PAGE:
Issue 11 / 28 March 2011

A PATIENT took two doctors and a mental health clinic to court claiming they had caused harm to him because they would not provide disability certificates allowing him to access his superannuation.

The case highlights the fine line medical practitioners can walk when deciding whether to issue a medical certificate.

Mr Kim Kilvington, a barrister, had not worked for some time but was not yet old enough to access his superannuation. He had a significant history of mental illness and decided to access his super fund, but first his insurer required two medical certificates addressing his “permanent incapacity” to work.

Mr Kilvington approached his general practitioner Dr Alan Grigg and a Queensland government-operated community mental health clinic. At the clinic, Mr Kilvington consulted Dr Sridhar Kashivishwanath, who was not a specialist psychiatrist at the time, though Mr Kilvington thought that he was.

Dr Grigg had been Mr Kilvington’s GP for some time and was reluctant to provide the certificate, not because he doubted his disability; but because of Mr Kilvington’s heavy drinking.Dr Grigg said his major concern was that if Mr Kilvington received money, he would spend it on alcohol.

Dr Kashivishwanath was also reluctant to provide a certificate. He did not think Mr Kilvington should be making decisions about financial matters of such importance in his then mental state, nor was he prepared to express the view that Mr Kilvington was permanently incapacitated.

Dr Kashivishwanath said if Mr Kilvington could keep away from alcohol, it may be possible to adequately control his mental condition by medication so that he would be able to continue to work.

Mr Kilvington represented himself when he made the claim alleging the doctors and the clinic had breached legal and statutory duties by failing to provide the certificates.

The defendants asserted that there was no legal duty in contract or tort law, nor was there any statutory or other duty upon them to provide such a certificate.

There was no general contract between Mr Kilvington and the mental health clinic and its doctors, as it was a service provided by the Queensland government free of charge — no payment was made by Mr Kilvington or indirectly through Medicare for the consultation.

Dr Kashivishwanath, like any medical practitioner, owed a duty to take reasonable care to avoid causing harm to Mr Kilvington in connection with his treatment of him. Mr Kilvington argued that such a duty extended to not causing financial harm or loss to him.

In this case, where the issue was to obtain earlier access to superannuation funds to spend on various things, the legal concept of foreseeable economic harm was by no means clear.

The judge concluded that as Dr Kashivishwanath was not prepared to certify Mr Kilvington as being permanently incapacitated, providing a certificate would not have resulted in him being given earlier access to his superannuation funds by the insurance company, so the doctor had not caused economic harm.

The judge noted that if the request had been for a medical certificate confirming illness as a reason for absence from employment the position for medical practitioners may be different. Without a certificate of illness, an employee may suffer real and immediate economic loss.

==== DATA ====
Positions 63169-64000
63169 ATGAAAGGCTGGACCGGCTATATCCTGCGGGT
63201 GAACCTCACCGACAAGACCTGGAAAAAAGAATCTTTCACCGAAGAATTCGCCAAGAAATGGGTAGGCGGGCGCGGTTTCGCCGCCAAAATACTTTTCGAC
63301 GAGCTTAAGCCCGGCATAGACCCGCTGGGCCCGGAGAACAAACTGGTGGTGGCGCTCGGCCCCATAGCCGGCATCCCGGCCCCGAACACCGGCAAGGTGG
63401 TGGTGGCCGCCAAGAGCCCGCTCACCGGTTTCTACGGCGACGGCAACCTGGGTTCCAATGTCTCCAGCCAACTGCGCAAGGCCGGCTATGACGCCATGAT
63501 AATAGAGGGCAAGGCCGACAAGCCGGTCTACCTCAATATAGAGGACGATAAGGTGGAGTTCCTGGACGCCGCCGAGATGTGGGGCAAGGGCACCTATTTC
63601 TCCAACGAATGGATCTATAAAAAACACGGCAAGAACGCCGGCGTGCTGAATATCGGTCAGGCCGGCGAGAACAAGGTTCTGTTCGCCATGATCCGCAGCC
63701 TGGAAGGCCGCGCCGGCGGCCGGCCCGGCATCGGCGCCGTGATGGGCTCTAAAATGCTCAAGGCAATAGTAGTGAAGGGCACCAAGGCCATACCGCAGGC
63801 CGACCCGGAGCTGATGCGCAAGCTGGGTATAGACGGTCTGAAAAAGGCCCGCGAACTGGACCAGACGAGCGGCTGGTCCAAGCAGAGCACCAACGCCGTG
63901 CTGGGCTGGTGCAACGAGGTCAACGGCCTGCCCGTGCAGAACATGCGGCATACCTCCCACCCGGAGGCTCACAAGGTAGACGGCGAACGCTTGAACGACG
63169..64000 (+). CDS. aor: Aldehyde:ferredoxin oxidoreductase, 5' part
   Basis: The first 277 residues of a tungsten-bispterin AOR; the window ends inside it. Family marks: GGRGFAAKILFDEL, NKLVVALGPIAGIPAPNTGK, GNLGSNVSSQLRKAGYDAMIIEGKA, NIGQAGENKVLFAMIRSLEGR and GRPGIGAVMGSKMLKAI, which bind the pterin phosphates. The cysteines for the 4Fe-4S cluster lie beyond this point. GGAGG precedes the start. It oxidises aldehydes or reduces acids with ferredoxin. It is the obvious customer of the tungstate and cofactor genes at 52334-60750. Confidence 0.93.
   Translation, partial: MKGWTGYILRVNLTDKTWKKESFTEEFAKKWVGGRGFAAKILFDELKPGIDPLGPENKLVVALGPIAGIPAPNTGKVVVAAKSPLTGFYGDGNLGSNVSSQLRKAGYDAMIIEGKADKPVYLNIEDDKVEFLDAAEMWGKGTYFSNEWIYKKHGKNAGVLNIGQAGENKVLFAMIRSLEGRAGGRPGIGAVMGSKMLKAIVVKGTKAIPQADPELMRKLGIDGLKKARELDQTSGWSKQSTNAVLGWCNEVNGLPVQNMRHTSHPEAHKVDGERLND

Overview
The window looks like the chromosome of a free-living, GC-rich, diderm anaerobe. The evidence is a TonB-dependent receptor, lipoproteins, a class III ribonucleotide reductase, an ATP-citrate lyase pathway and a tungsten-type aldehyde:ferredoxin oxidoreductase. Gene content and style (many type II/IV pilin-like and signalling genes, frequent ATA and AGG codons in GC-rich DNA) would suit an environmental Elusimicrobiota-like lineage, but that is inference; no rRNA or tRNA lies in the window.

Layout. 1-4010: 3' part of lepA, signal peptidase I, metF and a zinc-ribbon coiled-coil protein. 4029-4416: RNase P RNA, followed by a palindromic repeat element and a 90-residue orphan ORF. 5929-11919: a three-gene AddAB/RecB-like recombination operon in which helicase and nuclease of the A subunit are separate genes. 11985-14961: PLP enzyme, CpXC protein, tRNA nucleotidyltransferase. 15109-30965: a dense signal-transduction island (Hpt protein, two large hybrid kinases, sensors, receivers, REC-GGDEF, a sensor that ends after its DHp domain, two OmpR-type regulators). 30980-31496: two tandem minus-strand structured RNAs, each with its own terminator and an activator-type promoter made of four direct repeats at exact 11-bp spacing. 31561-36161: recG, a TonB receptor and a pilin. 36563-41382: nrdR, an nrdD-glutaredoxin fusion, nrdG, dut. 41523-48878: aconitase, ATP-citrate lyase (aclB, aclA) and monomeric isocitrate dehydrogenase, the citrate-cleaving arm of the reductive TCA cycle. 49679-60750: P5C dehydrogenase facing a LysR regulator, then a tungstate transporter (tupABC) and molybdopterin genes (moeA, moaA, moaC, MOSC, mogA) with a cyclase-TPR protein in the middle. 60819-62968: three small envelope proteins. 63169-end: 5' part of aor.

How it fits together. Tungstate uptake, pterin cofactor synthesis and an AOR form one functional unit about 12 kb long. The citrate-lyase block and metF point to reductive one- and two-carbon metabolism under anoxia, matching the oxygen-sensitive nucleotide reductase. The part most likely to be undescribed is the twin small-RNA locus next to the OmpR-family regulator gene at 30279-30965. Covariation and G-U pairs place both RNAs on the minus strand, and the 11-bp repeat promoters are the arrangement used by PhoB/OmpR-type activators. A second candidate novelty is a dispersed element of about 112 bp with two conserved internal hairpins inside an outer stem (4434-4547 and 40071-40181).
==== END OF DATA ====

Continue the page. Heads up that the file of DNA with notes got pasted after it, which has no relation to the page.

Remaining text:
However, in this case the court found against Mr Kilvington regarding the existence of any statutory duty to avoid financial harm. The court also found there was no scope for him to claim the doctors negligently caused mental harm in the form of distress and similar symptoms falling short of psychiatric injury.

Although the claim by Mr Kilvington failed, medical practitioners should not assume that the findings mean the court would not award damages should a doctor (for no good reason) refuse to supply a medical certificate confirming unfitness for work.

It would be wise to seek advice from a medical defence organisation if you become involved in similar dispute about issuing — or not — a medical certificate.

Mr Madden is the National Practice Group Leader – Medical Law with law firm Slater and Gordon, and is an Adjunct Fellow at the Law School at the University of Western Sydney.

Posted 28 March 2011

3 thoughts on “Bill Madden: Beware the dangers of saying “no”

  1. Alston Unwin MB,BS,DPM,FRANZCP,MRCPsych,MRACMA says:


    Is not Alcohol Dependence an Illness classified in the various editions of DSM – III, IV, IVTR and now DSM5 let alone the ICD codes?    Such bias and bigotry brings out the red-necks – witness the comment posted  which describes the man, not as a person suffering an illness but a ‘bludger who can’t be bothered to work.’  It would be interesting to know if the poster of such comments had actually examined the man.  That K sought to bring such a claim could well be seen as a error in judgment and reasoning and not simply a reason for putting him in the proverbial ‘stocks’ of public opinion.

    The test is not whether the patient consumes alcohol or not.  It speaks to impairment and inability to work in any meaningful and continuous way.

    Does he have an illness?  The answer is ‘Yes.’

    Is he impaired? Yes.

    Is he able to work in any meaningful way and on a continuous basis.  ‘No.’

    The legal position may be debated – the medical position seems censorious.

  2. Harry Karipis says:

    I have only recently come across this. It would seem that if the plaintiff was well enough to conduct his own case then he was fit enough to work given that, that was his job in the first place.

  3. Incredulous says:

    Yippee – Now doctors are also responsible for the financial affairs of every bludger who can’t be bothered to work. Last doctor in practice please turn out the lights.

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